Forget the rock ’n’ roll. It's more like sex, drugs, and "oh no" these days. No matter what your health concern, that prescription pill you're popping can end up sabotaging your sex life.
While there are a number of offenders, many people are surprised to learn that commonly used medication can result in sexual side-effects. After all, nobody told you there was a sexual price to pay for better health and well-being.
So are these pills in your medicine cabinet? If so, let’s look at ways you can counter their influence.
1. Cholesterol-Lowering Medications
To love someone with all your heart can't be taken literally when you're on this type of medication. Cholesterol-lowering meds have impotence and decreased sexual desire as primary sexual side-effects. They can make it harder to make love.
As published in Family Practice, a 2002 systematic review of the literature on erectile dysfunction (ED) and lipid-lowering drugs found that the evidence supports the link between both statins, like Lipitor and Zocor, and fibrates, like TRICOR, and ED.
While some people cannot forego cholesterol-lowering medications, all individuals taking them should seek natural ways to lower cholesterol. These include switching to a low-fat, high-fiber diet and increasing the amount of weekly exercise.
Case in point: To avoid increasing his dosage, my father started walking eight miles a day. Two weeks later, he had lost 10 pounds. Two months later, he was told that he’d brought down his cholesterol. I have yet to ask him how it affected his love life ...
It seems like a no-win situation when it comes to antidepressants. On or off them, those dealing with depression can’t get in the mood. Antidepressants, particularly selective serotonin reuptake inhibitors (SSRIs) like Zoloft, Prozac, and Paxil, impact brain circuits involved in lust, decreasing sexual desire and arousal and impairing one’s ability to achieve orgasm or delay climax. These drugs can also lead to ejaculatory disturbances and impotence in males.
As if that isn’t enough, it is suspected that these drugs short-circuit your primitive brain systems as well, affecting one’s desire to mate and fall in love. This is because antidepressants may have a negative effect on dopamine, a brain chemical involved in lust and attraction.
In reclaiming your sexual self, know that of the antidepressants, Wellbutrin is known for having the fewest adverse sexual side-effects. This is in part because the drug acts a lot like amphetamine. You can also ask your doctor about using a safe, over-the-counter alternative.
3. High Blood Pressure Medication
If only you could ban it from the bedroom. While they do a world of good, these meds can also afflict their users with impotence, ejaculatory disturbances and decreased sex drive.
Work with your doctor on preventing and managing hypertension with some lifestyle changes. Eat a healthy diet, primarily one low in dairy, saturated fat, and sodium. Seek to lose weight if you’re overweight. Exercise regularly. Don’t smoke, and limit your alcohol intake.
4. Birth Control Pills
Contraceptives have long been known for liberating women in the bedroom. Free from the worries of pregnancy, gals are able to let go, unleashing a sexuality never known. Only research says, not so fast ...
In inhibiting the production of hormones, like testosterone, the birth control pill has been found to sap a woman's libido and sexual pleasure. A 2006 study in the Journal of Sexual Medicine found that women who take the pill have a significantly lower libido than those who don't.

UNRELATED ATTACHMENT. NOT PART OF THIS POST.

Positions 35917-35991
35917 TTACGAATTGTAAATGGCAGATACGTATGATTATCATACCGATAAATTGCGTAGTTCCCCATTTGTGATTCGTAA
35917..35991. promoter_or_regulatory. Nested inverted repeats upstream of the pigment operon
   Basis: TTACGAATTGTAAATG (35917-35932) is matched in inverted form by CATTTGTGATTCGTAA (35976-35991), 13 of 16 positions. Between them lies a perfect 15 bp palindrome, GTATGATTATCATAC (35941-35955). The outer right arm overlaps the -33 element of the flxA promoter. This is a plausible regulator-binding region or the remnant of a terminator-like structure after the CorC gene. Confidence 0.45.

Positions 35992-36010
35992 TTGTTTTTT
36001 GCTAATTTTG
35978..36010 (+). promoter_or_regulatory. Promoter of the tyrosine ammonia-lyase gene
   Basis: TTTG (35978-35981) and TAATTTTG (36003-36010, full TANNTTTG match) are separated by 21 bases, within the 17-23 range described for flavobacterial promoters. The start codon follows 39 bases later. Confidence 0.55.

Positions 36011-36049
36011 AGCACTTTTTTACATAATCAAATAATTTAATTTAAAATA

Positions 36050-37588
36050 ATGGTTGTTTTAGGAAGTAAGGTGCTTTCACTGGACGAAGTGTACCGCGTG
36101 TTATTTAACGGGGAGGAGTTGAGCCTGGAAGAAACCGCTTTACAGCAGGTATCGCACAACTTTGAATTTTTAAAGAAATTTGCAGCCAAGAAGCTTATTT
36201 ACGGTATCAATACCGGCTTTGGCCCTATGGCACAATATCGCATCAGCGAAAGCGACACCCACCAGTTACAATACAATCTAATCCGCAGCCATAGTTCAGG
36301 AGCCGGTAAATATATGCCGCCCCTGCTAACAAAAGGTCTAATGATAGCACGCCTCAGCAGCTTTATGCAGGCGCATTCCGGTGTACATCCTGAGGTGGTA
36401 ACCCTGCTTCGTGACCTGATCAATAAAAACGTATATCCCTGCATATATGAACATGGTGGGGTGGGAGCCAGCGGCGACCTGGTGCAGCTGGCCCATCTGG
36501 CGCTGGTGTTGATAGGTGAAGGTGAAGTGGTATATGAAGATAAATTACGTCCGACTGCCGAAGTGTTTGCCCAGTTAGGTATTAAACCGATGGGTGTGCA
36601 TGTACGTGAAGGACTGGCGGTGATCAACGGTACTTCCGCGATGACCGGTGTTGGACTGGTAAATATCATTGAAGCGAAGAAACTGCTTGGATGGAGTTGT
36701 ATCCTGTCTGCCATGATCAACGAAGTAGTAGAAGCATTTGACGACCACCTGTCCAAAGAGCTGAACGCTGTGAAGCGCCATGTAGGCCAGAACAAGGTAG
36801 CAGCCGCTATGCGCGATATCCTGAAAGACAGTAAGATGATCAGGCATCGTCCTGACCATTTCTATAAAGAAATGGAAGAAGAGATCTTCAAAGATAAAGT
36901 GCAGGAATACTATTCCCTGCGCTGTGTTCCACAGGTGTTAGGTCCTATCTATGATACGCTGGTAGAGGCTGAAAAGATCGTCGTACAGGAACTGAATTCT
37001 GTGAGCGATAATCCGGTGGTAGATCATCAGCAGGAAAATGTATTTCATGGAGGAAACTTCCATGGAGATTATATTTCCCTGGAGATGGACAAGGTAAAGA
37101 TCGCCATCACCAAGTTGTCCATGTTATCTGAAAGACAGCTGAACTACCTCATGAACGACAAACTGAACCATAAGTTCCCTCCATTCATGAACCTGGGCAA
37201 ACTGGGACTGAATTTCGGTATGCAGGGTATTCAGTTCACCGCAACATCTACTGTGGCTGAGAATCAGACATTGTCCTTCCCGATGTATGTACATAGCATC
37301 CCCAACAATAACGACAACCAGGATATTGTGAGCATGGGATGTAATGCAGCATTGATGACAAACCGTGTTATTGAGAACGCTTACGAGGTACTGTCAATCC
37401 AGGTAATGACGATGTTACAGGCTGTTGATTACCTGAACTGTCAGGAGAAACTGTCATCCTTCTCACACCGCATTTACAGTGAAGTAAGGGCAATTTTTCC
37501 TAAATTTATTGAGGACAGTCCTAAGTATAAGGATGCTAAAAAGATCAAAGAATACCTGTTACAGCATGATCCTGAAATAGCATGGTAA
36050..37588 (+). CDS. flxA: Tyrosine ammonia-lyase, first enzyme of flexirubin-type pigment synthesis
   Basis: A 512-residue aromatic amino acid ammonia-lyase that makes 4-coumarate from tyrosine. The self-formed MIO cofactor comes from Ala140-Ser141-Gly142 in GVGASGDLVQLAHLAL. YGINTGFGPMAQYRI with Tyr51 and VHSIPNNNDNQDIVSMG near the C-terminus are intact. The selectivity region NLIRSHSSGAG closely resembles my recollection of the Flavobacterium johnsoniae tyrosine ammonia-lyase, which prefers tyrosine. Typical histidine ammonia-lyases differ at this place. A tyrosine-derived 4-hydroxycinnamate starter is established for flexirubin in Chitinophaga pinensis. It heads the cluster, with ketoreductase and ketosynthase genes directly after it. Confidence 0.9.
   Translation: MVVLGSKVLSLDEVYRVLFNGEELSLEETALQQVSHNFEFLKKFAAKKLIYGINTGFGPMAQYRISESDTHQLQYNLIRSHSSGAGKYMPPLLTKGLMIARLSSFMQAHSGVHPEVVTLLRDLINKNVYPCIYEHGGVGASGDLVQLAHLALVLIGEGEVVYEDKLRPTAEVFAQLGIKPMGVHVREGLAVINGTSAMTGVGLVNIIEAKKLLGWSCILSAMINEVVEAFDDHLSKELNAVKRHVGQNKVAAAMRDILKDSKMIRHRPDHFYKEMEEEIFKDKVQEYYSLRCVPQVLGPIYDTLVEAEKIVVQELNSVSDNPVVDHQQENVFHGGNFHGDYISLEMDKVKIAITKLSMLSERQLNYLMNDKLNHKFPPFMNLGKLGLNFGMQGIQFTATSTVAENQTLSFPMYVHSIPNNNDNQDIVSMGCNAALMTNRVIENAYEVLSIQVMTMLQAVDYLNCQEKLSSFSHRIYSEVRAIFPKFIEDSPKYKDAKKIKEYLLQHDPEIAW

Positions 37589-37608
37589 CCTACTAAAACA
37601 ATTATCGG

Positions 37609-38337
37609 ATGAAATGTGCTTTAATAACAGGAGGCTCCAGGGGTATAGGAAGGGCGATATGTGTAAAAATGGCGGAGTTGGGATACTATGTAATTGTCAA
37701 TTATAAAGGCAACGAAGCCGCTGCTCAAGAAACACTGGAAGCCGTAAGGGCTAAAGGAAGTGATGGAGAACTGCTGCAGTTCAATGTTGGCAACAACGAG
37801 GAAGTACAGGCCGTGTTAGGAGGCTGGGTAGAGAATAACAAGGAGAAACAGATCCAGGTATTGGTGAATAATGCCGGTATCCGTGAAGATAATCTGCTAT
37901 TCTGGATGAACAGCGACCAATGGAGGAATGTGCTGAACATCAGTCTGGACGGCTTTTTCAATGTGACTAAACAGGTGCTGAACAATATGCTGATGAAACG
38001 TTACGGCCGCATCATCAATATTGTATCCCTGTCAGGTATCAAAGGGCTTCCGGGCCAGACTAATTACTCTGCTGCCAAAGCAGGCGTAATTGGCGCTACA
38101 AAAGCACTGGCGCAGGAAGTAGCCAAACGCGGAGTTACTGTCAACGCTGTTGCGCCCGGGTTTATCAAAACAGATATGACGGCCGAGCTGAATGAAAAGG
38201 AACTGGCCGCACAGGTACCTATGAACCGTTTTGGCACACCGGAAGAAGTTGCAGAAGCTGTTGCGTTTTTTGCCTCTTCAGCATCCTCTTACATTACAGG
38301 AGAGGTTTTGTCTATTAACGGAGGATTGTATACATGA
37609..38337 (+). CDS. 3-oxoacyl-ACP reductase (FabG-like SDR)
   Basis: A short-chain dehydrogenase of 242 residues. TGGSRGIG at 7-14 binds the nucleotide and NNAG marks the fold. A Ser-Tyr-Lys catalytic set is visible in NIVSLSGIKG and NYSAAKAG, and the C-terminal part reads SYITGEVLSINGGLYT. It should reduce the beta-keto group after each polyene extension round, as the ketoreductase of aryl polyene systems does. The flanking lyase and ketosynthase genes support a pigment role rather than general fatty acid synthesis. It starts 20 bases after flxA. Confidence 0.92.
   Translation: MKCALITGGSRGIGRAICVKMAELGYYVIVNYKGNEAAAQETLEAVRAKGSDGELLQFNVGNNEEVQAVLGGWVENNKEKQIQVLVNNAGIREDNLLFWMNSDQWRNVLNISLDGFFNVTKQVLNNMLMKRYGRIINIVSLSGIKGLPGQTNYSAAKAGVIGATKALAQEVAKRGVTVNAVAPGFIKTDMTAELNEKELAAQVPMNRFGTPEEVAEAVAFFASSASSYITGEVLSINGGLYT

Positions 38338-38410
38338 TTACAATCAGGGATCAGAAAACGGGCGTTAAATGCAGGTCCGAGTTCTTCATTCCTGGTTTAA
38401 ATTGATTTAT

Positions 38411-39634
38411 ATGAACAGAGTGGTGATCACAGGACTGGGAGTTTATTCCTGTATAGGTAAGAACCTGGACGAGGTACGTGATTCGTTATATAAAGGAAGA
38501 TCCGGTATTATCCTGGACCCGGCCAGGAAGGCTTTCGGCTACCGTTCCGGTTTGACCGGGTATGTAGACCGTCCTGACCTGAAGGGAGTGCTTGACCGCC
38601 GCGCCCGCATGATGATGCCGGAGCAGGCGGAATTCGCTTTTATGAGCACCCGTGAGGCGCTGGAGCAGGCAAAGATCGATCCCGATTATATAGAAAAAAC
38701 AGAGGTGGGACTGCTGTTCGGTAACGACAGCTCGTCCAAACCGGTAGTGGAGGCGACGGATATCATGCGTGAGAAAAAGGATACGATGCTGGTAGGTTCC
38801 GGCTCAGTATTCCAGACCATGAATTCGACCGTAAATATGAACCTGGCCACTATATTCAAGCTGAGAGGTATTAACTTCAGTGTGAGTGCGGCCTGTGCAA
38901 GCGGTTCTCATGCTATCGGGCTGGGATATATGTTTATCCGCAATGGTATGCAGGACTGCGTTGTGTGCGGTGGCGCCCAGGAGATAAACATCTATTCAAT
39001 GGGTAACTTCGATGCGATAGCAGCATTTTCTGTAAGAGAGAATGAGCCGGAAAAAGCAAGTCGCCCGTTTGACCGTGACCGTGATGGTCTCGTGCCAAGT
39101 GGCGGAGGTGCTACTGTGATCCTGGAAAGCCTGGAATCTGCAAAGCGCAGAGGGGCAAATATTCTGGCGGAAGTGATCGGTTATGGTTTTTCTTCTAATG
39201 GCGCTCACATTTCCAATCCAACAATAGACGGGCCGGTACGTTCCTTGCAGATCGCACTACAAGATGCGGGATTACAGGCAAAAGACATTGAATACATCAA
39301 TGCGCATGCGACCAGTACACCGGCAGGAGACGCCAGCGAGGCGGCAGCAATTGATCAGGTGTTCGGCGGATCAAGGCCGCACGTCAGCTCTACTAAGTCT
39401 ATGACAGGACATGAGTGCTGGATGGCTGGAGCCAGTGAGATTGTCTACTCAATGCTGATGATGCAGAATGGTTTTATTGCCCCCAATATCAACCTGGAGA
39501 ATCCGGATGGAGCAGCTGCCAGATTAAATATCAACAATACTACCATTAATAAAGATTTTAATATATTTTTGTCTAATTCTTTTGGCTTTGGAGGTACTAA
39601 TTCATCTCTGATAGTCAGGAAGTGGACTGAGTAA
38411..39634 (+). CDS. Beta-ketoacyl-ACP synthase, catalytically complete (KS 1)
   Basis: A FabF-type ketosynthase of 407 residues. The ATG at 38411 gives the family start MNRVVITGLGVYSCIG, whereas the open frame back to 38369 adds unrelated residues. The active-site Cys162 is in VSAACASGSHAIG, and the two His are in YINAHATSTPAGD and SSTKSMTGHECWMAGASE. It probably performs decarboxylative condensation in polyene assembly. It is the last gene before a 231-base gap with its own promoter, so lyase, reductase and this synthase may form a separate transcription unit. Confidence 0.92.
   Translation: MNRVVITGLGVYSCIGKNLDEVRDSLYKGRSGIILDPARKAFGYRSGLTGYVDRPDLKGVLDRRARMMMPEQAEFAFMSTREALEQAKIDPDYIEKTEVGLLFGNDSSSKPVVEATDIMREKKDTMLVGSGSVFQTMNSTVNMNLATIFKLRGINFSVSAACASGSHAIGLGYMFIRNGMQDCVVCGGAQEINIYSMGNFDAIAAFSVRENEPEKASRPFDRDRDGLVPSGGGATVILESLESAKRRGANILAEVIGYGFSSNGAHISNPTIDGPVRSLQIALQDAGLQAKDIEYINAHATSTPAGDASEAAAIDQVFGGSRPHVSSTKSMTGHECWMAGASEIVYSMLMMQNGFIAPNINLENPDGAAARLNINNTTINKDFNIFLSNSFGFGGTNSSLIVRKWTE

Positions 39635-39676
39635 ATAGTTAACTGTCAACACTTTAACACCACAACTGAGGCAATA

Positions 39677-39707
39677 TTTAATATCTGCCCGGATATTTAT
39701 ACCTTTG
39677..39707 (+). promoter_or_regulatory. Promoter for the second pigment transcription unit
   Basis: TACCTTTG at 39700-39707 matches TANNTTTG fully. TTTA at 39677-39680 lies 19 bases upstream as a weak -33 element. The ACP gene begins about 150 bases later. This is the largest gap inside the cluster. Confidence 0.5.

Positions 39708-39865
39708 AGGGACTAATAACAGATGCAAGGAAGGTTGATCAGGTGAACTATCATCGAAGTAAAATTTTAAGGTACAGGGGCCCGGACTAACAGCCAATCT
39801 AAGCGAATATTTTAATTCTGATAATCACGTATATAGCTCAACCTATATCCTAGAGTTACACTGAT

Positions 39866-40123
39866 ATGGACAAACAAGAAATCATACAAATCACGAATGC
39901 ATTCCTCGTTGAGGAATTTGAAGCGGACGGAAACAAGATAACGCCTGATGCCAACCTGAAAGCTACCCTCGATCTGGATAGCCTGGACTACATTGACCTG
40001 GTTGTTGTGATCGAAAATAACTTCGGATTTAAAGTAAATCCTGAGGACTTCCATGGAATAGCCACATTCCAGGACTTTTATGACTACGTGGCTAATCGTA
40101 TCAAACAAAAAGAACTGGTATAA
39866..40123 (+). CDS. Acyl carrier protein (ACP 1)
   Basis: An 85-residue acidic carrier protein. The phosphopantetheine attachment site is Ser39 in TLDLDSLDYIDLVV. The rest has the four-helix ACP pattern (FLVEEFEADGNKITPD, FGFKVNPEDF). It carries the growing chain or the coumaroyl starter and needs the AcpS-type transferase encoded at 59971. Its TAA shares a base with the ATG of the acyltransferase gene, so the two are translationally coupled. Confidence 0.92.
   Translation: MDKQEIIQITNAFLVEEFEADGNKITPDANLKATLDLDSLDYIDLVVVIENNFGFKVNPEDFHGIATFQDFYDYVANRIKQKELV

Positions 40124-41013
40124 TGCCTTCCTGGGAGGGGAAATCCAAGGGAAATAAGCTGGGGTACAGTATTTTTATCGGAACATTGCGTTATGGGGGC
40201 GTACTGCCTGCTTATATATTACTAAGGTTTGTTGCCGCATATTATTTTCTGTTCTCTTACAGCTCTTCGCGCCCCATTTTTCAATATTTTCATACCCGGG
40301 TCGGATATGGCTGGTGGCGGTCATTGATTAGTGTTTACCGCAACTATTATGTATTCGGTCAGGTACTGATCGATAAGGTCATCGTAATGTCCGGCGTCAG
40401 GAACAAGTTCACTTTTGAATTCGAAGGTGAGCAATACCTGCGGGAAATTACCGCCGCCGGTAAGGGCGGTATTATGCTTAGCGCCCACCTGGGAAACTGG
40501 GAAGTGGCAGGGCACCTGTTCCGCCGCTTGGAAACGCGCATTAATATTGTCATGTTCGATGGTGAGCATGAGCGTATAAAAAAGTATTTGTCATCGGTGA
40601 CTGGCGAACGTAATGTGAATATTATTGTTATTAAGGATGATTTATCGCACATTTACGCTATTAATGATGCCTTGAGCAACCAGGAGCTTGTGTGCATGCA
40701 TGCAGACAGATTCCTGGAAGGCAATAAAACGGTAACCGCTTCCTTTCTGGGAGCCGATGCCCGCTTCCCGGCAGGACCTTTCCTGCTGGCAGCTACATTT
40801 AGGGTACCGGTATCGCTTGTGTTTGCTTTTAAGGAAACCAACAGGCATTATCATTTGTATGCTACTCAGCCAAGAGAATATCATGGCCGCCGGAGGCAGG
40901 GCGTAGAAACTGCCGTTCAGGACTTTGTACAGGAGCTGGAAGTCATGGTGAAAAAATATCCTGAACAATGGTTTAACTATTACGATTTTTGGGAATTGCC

This is in part because the pill increases the production of SHBG (sex-hormone binding globulin), a protein that binds sexual hormones. Some women also experience vaginal dryness with decreased lubrication during sex.
Yet before going off the pill, seriously consider a review of over 25 years' worth of studies published in the Journal of Sex & Marital Therapy. It suggests that there may not be a connection between oral contraceptives and loss of desire. Researchers at Ohio State University’s Medical Center found that the pill’s side effects, like being bloated, nauseous and breast tenderness, may affect a woman's mood more than the pill itself.
So if you’re suspicious about your pill, your first order of business is to rule out any other factors that could be impacting your sex drive, including stress. If you feel that there is a link between the pill and your libido, you may want to try switching to a non-hormonal contraceptive, like the diaphragm or condoms. See if you notice a difference in your sex drive after using the non-hormonal method for several months.
With any of these and other drugs, if you suspect that they are affecting your sexual response and performance, talk to your physician. (Do not stop taking your meds until you've done so. Do not ask to be put on another medicine, including erectile dysfunction medication to treat a sexual dysfunction, since multiple meds can increase the likelihood of side effects).
Together, you and your doctor can determine if it's best for you to switch to another brand of medicine or a drug that may have fewer side effects. Your doctor may also recommend that you try another class of medicine altogether, or that you lower your dosage. Be sure to involve your lover in solutions to the issues that arise as well.
Dr. Yvonne Kristin Fulbright is a sex educator, relationship expert, columnist and founder of Sexuality Source Inc. She is the author of several books including, "Touch Me There! A Hands-On Guide to Your Orgasmic Hot Spots."